HC Deb 14 January 1998 vol 304 cc336-7
4. Mr. Thompson

If she will make a statement on the problems facing the beef farming sector in Northern Ireland. [20854]

The Minister of State, Northern Ireland Office (Mr. Paul Murphy)

The beef farming sector is facing a difficult period, but the Government have been working on a number of fronts to alleviate the problems. My right hon. Friend the Minister of Agriculture, Fisheries and Food announced a substantial package of financial aid amounting to £85 million just before Christmas. Northern Ireland will receive about £14 million of that. We have also succeeded in persuading the European Union to restore intervention and, most important, we are pressing hard to get the beef export ban lifted.

Mr. Thompson

I thank the Minister for his reply. May I emphasise to him that even when the beef crisis is over, there will be a considerable period before the export market builds up? Will he consult his right hon. Friend the Minister of Agriculture, Fisheries and Food to ensure that intervention continues during that initial period?

Mr. Murphy

I am grateful to the hon. Gentleman for his question. As he knows—and as we speak—the College of Commissioners is meeting in Strasbourg and the Standing Veterinary Committee in Brussels. I very much hope that the Commissioners will agree to recommend to the Committee that it endorse the proposal for a certified herd scheme which will lead to the lifting of the ban. That will help farmers in Northern Ireland.

I take the hon. Gentleman's point about export markets. I understand that the Northern Ireland Meat Exporters Association believes that it could restore 50 per cent. of the former export market within a year of the ban's being lifted.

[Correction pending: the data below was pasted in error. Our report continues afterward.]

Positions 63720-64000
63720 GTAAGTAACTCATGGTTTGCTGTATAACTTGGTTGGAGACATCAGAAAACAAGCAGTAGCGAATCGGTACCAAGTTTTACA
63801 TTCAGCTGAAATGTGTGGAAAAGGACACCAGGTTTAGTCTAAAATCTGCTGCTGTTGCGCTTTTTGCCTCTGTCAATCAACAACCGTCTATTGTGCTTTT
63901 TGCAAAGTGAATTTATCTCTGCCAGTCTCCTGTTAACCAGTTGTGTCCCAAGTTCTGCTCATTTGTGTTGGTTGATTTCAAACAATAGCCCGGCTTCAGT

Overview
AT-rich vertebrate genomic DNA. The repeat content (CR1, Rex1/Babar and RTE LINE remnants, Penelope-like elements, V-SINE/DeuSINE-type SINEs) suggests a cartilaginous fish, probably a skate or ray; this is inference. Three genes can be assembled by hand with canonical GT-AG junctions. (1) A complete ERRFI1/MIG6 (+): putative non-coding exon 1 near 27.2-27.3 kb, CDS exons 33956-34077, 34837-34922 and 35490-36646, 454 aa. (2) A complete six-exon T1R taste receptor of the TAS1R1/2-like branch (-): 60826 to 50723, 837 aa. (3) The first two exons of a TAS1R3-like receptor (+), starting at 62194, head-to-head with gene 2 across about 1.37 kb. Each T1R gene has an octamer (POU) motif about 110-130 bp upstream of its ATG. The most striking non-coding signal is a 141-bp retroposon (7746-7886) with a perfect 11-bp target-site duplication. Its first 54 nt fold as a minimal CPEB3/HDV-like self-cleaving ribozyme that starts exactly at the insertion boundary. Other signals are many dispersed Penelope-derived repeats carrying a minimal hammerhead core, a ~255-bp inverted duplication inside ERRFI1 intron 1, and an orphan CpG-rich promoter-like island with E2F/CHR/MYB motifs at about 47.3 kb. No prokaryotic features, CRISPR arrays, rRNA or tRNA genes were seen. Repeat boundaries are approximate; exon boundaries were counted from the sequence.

Mr. Hume

In the light of the expected very positive and welcome statement this afternoon in Strasbourg by the European Commission to relieve the beef crisis, will the Minister—I join the hon. Member for West Tyrone (Mr. Thompson) in asking this question—take the necessary steps to assist our farmers to recover their lost markets? Agriculture is by far our biggest industry, and this has been by far our biggest crisis. Are the Government willing to take action to compensate farmers for the massive losses that they have already suffered, and to urge the European Commission also to go forward by implementing the date scheme?

Mr. Murphy

I am grateful to my hon. Friend for his question. We should pay tribute to him and to his two colleagues in the European Parliament for all the work that they have put into ensuring that the Commissioners are meeting to consider lifting that ban. I take the points that he has made closely into consideration. My right hon. Friend the Secretary of State has met leaders of the farming industry in Northern Ireland. I believe that—with the lifting of the ban and the other factors that my hon. Friend mentioned—the future is brighter for farmers in Northern Ireland.

Mr. Peter Bottomley

Traditionally, beef has been regarded as being of a very high health status and of equal status north and south of the border. Is it the Government's view that beef is still the same healthy food that it should be, and that it should be treated equally north and south of the border?

Mr. Murphy

It is certainly not for me to respond on behalf of the Government of the Republic of Ireland on what they do with their beef industry. I will, however, confirm that it is our Government's view that the measures that they have taken over the past few months are absolutely right in ensuring that the safety aspects of the beef industry are considered, and that, ultimately, we must consider the health of the people in this country who eat beef.

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